The devil’s in the detail

The law is constantly evolving.  Especially family law.  Not a week goes by that we do not read a decision in which the Court has interpreted existing law in a ‘new’ way, or applied an existing concept to fresh situations.  That is because family breakdowns themselves are so unique, and wide-ranging.

As lawyers, we must keep up with that evolution.  As professionals we do that in a variety of ways. For me, reading blogs is a good way of keeping in touch with the content of the law, and crucially, the thoughts and experiences of the lawyers who work in this field locally, nationally and internationally.

In one such blog, a lawyer recounted (anonymously) the conduct of one of his client’s spouses.  That lawyer described their amazement at the steps which had been taken by their client’s former spouse in trying to achieve a particular objective.The insight into the tale of the extreme actions alleged to have been undertaken by the former spouse, was compelling.

By a curious twist of fate, I came to be consulted by that former spouse, only weeks after reading the blog. That person explained the same situation, their actions, and the reason for them. It could not have been more different to the manner in which that person’s spouse had described the events in question to their lawyer.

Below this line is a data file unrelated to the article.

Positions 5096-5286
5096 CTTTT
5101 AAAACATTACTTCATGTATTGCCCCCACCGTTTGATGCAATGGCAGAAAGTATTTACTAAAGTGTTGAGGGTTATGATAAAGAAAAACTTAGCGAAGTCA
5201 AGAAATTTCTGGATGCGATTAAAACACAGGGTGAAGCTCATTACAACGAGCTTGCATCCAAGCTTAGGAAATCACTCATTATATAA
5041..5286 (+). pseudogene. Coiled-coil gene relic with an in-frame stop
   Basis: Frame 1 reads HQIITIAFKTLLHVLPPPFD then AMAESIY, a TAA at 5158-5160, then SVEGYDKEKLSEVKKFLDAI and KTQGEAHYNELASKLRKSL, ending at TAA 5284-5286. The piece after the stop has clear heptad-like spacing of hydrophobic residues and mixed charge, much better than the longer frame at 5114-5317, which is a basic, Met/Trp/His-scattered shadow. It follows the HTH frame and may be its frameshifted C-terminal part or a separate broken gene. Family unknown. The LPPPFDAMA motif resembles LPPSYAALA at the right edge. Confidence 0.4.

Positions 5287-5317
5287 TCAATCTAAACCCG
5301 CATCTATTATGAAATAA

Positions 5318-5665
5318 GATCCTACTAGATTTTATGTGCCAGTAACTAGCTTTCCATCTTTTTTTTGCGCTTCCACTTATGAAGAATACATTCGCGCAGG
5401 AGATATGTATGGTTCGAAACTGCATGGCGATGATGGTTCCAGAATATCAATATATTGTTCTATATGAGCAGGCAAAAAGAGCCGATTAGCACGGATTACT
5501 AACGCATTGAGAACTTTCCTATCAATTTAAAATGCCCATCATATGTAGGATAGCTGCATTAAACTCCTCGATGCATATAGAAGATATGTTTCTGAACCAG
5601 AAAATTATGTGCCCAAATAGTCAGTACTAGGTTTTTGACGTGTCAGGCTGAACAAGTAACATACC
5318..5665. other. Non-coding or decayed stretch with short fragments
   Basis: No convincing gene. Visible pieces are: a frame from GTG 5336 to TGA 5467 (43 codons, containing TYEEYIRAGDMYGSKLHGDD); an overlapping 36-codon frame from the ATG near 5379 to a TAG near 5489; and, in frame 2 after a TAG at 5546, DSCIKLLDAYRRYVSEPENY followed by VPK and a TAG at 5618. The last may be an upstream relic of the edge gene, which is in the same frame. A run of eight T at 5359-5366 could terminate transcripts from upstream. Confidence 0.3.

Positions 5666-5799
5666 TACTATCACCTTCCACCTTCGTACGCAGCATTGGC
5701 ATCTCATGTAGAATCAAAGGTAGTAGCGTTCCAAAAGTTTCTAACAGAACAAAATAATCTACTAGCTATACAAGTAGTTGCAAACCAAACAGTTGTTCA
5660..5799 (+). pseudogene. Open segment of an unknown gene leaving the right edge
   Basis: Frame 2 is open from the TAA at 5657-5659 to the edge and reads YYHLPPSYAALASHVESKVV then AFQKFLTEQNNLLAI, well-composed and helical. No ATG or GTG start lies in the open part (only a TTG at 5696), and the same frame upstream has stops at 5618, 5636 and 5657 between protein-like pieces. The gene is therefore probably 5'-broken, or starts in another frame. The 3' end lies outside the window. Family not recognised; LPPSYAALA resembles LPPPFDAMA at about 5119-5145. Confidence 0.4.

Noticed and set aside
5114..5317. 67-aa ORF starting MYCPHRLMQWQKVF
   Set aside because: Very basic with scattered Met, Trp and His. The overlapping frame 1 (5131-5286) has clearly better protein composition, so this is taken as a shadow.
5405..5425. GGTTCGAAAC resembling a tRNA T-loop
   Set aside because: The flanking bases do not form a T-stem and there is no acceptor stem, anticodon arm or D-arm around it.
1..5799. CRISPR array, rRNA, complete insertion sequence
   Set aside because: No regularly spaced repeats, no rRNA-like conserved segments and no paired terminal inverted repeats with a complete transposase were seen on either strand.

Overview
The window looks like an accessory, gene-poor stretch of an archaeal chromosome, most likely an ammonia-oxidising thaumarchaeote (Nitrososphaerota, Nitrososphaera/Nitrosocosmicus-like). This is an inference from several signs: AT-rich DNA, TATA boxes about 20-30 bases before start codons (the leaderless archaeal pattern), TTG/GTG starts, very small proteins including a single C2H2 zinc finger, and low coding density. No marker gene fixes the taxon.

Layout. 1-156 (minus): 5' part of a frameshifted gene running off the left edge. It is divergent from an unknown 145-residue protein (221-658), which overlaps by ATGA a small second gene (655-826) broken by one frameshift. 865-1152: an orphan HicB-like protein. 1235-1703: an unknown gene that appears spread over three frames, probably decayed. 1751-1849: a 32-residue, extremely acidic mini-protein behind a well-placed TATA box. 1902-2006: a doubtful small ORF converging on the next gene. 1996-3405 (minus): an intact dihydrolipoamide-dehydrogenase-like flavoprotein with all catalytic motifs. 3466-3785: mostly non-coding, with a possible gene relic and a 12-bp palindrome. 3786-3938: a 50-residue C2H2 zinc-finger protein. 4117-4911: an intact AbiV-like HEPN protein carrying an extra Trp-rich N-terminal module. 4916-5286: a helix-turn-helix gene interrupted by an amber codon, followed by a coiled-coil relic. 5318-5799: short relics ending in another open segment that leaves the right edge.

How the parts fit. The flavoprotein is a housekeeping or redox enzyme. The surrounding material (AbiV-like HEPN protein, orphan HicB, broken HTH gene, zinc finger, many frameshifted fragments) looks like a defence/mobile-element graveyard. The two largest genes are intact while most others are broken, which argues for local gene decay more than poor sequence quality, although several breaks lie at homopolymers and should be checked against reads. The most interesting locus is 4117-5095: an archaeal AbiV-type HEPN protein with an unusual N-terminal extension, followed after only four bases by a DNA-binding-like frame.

For me, it was a timely reminder that in many cases, as in life, there are two ‘sides’ to the same story. It struck me that this is why family lawyers (and indeed, lawyers in any field) have a role.  We ensure that both sides of the story are presented in full.

It is often impossible to determine who is ‘right’, and who is ‘wrong’ in those situations.  Independent evidence often wins the day. Conflicting versions of events will not always be directly relevant in family law cases.  But there will be times when it is.

Be prepared, therefore, to give your family lawyer clear and detailed instructions (facts such as dates, times and places).  Isolate whether there is any independent evidence which would corroborate your version of events (a third party witness, a video recording, a document), and ensure that your lawyer knows about it.

The devil can be in the detail, so ensure that your lawyer is armed with all the detail.

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